The .44 Mag is just as good as the .45 Colt for 99% of any hunting application you might put a handgun to. Any .44 Mag you choose will handle any factory .44 Mag load, with the exception of specialized loads engineered for long-cylindered guns like the Redhawk and Super Redhawk. A steady diet of monster-killer loads will shorten the useful life of any gun not designed specifically for those types of loads. If I needed to shoot loads that heavy all the time, I might just start with a .454 from the outset. As it is I shoot a standard .44 Redhawk, and can employ any load from the lightest .44 Special level loads to 330 grain bullets at 1350 fps. I have encountered nothing in field applications that would cause me to trade it in on a .45 Colt.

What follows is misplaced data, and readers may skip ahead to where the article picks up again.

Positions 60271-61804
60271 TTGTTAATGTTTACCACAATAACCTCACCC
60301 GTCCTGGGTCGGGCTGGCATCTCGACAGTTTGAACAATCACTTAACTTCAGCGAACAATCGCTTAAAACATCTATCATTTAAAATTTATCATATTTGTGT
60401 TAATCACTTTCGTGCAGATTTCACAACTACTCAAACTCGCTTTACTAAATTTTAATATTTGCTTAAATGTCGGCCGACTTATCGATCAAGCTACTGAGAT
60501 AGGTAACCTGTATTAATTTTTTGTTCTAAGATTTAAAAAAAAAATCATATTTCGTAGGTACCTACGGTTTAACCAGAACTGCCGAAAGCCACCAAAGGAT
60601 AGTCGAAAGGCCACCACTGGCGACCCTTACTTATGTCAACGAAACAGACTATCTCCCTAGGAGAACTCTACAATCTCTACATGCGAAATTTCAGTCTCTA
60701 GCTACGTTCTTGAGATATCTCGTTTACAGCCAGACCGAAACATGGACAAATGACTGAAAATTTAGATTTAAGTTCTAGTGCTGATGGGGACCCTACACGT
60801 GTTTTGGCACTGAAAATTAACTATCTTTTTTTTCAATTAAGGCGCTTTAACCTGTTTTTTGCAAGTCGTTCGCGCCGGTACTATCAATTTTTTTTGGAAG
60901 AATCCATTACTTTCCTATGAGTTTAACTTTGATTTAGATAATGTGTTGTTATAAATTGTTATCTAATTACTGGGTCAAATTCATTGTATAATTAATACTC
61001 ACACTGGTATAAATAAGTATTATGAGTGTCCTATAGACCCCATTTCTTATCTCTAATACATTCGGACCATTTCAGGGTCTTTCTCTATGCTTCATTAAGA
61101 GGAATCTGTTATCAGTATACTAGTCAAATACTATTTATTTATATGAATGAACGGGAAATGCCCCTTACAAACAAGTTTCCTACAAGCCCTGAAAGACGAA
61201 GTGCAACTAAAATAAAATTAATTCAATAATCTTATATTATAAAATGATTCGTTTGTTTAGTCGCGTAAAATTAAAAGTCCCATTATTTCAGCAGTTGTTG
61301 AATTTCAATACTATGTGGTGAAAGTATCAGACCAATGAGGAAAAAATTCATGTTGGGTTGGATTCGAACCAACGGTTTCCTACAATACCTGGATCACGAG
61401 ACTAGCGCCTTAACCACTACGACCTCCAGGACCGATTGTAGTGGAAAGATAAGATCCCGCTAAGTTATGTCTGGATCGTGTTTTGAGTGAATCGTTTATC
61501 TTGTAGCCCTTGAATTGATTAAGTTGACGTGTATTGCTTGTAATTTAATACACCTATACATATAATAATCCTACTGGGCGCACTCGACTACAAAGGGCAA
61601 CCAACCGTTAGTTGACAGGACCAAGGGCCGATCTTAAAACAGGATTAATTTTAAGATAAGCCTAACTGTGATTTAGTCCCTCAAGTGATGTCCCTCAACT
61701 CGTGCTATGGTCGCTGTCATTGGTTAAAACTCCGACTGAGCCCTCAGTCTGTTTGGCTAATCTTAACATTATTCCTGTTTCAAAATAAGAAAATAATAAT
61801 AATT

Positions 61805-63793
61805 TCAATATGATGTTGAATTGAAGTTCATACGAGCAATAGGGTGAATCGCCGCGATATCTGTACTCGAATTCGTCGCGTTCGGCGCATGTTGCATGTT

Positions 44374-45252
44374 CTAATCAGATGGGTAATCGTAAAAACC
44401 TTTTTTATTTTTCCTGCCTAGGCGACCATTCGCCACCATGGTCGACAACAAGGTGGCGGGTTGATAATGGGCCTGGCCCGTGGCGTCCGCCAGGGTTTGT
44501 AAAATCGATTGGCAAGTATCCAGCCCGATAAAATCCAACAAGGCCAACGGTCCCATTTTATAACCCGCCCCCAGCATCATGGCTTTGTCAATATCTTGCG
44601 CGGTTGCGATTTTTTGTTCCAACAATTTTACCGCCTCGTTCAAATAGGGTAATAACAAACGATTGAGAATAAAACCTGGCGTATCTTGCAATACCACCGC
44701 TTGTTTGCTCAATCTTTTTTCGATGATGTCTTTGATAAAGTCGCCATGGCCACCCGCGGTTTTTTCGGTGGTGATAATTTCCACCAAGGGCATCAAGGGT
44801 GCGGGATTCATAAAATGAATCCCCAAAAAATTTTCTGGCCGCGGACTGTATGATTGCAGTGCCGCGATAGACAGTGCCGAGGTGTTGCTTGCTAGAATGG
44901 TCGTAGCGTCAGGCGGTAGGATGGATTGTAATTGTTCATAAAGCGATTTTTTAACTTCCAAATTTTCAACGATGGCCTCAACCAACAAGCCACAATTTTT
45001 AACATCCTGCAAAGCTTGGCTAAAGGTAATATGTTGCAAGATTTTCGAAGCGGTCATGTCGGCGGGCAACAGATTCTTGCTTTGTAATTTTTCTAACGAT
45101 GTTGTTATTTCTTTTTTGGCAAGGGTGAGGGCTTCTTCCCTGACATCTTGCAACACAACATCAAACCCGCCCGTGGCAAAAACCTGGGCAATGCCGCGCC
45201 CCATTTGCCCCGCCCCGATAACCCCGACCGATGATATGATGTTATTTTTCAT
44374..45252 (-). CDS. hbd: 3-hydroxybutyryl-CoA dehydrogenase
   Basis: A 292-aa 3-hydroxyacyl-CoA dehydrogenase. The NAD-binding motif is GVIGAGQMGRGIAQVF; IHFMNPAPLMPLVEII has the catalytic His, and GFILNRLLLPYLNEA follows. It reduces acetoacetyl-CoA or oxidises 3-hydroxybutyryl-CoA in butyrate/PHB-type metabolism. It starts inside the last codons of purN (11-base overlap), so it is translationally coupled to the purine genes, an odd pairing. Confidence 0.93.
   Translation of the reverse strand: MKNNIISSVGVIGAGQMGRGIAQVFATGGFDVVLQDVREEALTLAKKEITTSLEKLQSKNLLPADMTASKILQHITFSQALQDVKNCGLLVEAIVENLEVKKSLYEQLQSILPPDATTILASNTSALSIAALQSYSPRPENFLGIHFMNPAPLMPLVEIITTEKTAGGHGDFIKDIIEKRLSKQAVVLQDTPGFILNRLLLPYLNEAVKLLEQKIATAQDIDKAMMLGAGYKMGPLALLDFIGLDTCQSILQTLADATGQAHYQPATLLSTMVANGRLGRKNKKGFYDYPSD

The .44 enjoys a couple of other advantages; you can get factory ammo or components practically anywhere. If you like big rifles and reload, you can get a .444 and use the same (component) bullets for both rifle and pistol. You cannot do that with a .45 Colt/.45-70 combo, and expect stellar accuracy using your .451-2 pistol bullets in the rifle's .457-8 bore. The .45-70 in its hottest loadings may shade the .444 in power just a bit, and in specially built 5-shot revolvers that cost about as much as a used pickup, the .45 Colt enjoys a similar slight advantage over the typical stock .44 Magnum. You cannot shoot the heaviest .45-70 loads in just any old .45-70 you might find a good deal on, but you can shoot the .444s in any rifle so marked by the manufacturer.